Dodd-Frank rewrite edges closer after US lawmakers advance key bill of President Donald Trump

 
Rebecca Smith
US President Donald Trump signed an executive order for the regulations to be reviewed shortly after entering the White House
US President Donald Trump signed an executive order for the regulations to be reviewed shortly after entering the White House (Source: Getty)

The Republican-led House Financial Services Committee has approved a bill that will undo large parts of the Dodd-Frank bank rules.

The rules were introduced in 2010 in an effort to avoid another financial crisis.

US President Donald Trump signed an executive order for a review of the regulations, which were designed to address risk in banking, shortly after entering the White House, saying he wanted it to be easier for banks to loan money.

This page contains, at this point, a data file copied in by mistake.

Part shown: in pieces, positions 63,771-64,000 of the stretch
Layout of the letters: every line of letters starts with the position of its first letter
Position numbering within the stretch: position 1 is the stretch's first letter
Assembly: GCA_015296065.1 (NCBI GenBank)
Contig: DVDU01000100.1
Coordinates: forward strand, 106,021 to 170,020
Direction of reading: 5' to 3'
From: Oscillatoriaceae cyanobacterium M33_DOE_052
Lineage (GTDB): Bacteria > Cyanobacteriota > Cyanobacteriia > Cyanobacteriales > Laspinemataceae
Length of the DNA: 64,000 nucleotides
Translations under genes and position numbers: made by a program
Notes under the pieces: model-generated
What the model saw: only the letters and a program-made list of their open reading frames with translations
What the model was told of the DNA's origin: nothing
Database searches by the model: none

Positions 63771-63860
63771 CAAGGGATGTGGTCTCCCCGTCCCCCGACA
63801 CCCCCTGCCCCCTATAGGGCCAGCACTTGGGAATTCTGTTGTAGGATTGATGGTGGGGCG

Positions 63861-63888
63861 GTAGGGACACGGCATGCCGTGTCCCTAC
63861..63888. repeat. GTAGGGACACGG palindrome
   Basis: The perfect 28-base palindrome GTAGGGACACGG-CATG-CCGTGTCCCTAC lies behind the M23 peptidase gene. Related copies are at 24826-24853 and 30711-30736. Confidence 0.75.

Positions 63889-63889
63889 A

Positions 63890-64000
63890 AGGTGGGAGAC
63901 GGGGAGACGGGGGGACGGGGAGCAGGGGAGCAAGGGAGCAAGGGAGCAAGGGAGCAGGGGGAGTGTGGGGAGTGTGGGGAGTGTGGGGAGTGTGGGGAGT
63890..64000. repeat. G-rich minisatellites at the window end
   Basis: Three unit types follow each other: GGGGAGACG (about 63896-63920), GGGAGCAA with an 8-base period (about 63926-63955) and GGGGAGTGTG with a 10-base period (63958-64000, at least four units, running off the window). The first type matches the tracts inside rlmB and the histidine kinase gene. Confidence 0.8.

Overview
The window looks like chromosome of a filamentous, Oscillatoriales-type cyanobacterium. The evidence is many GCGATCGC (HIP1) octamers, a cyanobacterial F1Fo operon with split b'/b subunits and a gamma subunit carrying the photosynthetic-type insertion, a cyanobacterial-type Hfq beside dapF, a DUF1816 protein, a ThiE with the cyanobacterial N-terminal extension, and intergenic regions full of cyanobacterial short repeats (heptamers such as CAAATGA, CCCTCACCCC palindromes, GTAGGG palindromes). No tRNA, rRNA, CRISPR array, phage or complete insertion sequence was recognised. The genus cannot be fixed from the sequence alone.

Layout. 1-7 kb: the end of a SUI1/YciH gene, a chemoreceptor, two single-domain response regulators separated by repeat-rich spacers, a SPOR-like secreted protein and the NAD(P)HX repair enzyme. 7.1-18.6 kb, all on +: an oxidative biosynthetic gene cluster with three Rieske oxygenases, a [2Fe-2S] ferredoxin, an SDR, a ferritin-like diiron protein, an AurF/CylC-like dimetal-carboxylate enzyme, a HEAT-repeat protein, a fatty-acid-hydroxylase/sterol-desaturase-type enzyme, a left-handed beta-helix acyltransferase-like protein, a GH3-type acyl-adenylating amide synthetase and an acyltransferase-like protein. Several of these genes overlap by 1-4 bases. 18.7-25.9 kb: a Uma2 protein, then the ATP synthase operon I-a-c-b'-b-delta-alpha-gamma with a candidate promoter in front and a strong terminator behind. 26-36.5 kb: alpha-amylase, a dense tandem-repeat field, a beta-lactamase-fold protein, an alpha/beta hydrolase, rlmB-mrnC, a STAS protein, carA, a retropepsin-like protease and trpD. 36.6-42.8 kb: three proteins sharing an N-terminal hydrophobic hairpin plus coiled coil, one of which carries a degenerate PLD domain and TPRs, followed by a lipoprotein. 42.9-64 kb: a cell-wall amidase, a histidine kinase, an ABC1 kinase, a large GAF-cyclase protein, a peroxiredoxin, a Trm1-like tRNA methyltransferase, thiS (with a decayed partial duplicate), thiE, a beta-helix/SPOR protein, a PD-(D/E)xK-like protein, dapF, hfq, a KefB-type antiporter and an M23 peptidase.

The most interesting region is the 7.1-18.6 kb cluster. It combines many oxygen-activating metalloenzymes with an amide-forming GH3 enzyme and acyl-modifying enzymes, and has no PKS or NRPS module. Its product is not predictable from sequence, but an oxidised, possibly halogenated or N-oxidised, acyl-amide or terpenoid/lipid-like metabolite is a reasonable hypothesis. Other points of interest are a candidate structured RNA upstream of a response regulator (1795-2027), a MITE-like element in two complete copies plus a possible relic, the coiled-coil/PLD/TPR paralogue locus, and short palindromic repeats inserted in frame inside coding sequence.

The bill will now go to the Senate for a vote after the Committee voted 34 to 26 along party lines to pass the Financial Choice Act.

Read more: RIP Dodd Frank: Trump's adviser signals the end of the banking regulation

Speaking with a group of business leaders last month, Trump said: "We are absolutely destroying these horrible regulations that have been placed on your heads...You have regulations that are horrendous. Dodd-Frank is an example of what we're working on and we're working on it right now."

He added: "We're going to do a very major haircut on Dodd-Frank. We want strong restrictions, we want strong regulation. But not regulation that makes it impossible for the banks to loan to people that are going to create jobs."

Read more: Trump promises to eliminate the "horrendous Dodd-Frank regulations"

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